The midfoot is known as the Lisfranc area. It is comprised of a group of small bones that form the arch of the foot. This area contains ligaments and joints that connect the bones of the feet together and consists of cuboid, navicular, and cuneiform bones. An injury to the midfoot can cause swelling, extreme pain, deformity, redness, and bruising. Injuries can occur at either the top or bottom of the middle of the foot.
Common Causes of Midfoot Pain
One of the most common causes of midfoot pain is dropping something on your foot. The dropped object can bruise or even break the middle of the foot. If someone steps on your foot or if you step on something, an injury to your middle foot can happen. Midfoot injuries can also occur during running, cycling, and other strenuous activities that put pressure on the foot and can result in a stress fracture of the middle foot.
Midfoot injuries can either happen suddenly during an automobile or sports accident or develop over time due to wear and tear. Some other causes of midfoot pain are:
- Arthritis. Mild or severe midfoot pain that worsens while walking or standing can be caused by arthritis.
- Dislocation. The midfoot bones can be pushed out of position due to a sprain and can shift the joints of the foot.
- Fracture. A crack or break in the bone can vary in degree of severity but can happen after overuse or injury.
- Sprain. If you stretch the ligaments and tendons in your midfoot, they can loosen and be sprained.
- Plantar fasciitis. Inflammation of the plantar fascia, which connects the front of your foot to the heel, can cause pain in the midfoot area.
- Cuboid syndrome. When the joints and tendons near the cuboid bone in the middle of the foot become injured or torn, pain can spread from the outside of the foot to the midfoot.
- Prior injury. Middle foot pain can also be the result of a prior injury that never healed properly or that has become reinjured.
Midfoot Injury Symptoms
Symptoms of a midfoot injury vary depending on the reason for the pain.
- Numbness, tingling, or burning can indicate a nerve problem.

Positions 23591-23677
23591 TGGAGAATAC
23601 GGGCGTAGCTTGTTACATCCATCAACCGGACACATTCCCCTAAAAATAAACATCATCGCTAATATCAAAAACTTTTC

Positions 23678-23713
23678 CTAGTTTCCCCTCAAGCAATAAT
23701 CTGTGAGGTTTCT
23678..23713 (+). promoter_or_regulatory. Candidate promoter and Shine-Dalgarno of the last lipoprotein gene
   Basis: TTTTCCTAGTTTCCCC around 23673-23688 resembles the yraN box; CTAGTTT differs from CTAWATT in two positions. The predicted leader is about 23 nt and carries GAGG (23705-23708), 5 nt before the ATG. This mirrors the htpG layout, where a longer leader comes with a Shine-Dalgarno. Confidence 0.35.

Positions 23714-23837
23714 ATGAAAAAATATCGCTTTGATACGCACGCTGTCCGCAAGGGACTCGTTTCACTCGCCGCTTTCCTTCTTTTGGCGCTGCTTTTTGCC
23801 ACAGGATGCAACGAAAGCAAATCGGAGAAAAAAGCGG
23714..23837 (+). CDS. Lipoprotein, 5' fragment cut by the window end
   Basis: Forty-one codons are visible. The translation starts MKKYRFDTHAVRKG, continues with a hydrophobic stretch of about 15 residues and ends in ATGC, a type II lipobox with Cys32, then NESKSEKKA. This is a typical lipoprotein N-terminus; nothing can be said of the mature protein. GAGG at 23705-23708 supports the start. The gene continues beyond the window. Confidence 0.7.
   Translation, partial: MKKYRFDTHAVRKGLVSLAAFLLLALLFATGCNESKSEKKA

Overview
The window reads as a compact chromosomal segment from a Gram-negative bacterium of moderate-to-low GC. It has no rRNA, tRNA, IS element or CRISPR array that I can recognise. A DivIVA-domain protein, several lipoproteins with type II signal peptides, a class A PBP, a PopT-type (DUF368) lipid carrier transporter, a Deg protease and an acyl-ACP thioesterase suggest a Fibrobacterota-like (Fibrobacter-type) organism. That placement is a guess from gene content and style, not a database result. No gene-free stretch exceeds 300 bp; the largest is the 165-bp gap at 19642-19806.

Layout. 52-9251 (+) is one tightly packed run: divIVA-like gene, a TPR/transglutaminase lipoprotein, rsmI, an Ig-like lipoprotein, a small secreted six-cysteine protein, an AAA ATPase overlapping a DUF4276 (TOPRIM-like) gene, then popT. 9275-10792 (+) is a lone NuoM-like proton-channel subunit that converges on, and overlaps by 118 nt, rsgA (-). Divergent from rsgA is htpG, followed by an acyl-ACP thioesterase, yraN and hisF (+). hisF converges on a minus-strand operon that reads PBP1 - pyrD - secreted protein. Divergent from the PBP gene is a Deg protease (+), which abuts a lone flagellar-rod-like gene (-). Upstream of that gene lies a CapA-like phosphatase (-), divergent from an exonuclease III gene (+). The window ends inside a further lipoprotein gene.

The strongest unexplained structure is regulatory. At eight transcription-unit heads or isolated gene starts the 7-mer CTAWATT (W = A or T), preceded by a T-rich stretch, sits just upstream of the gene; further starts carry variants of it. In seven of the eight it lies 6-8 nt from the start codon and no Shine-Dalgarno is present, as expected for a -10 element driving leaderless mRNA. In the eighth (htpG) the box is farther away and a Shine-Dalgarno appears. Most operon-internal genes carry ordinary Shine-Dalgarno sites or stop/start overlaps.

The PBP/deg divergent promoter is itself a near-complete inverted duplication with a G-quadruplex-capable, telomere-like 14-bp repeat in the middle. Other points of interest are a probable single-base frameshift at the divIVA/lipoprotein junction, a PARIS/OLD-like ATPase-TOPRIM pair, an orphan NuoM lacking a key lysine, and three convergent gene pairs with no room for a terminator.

- Morning pain and soreness that improves after walking can indicate a problem with the muscle or tendon.
- Pain, swelling, and bruising can indicate a broken bone or inflamed tendon.
It is advised to consult with your podiatrist if you are experiencing symptoms and pain in your midfoot area. Your podiatrist will examine your foot to determine the cause of your pain and recommend necessary treatment.
Treating a Midfoot Injury
Once your podiatrist evaluates your injury, he can come up with a personalized treatment plan that can help you overcome your painful midfoot injury. How a midfoot injury is treated depends on the severity of the injury. Mild injuries often require taking a non-steroidal anti-inflammatory drug (NSAID) and using the RICE method until the injury heals and pain subsides. This method consists of:
More severe injuries and fractures of the bones can be treated by:
- Steroid injection
- Cast or splint
- Physical therapy
While a midfoot injury is not always preventable, there are some precautions you can take such as:
- Wear proper footwear while engaging in sports
- Warm-up and stretch your feet before running
- Rest your feet when they ache or feel tired
When to See Your Podiatrist
If you are having pain in your midfoot region or other areas of your foot or ankle, Greater Washington Advanced Podiatry can help you understand the issues you may be experiencing. Our office can offer a free initial consultation and can help create a customized plan to address your pain and get you back on your feet as soon as possible. To set up an appointment, fill out our convenient contact form or call us at (301) 515-FEET.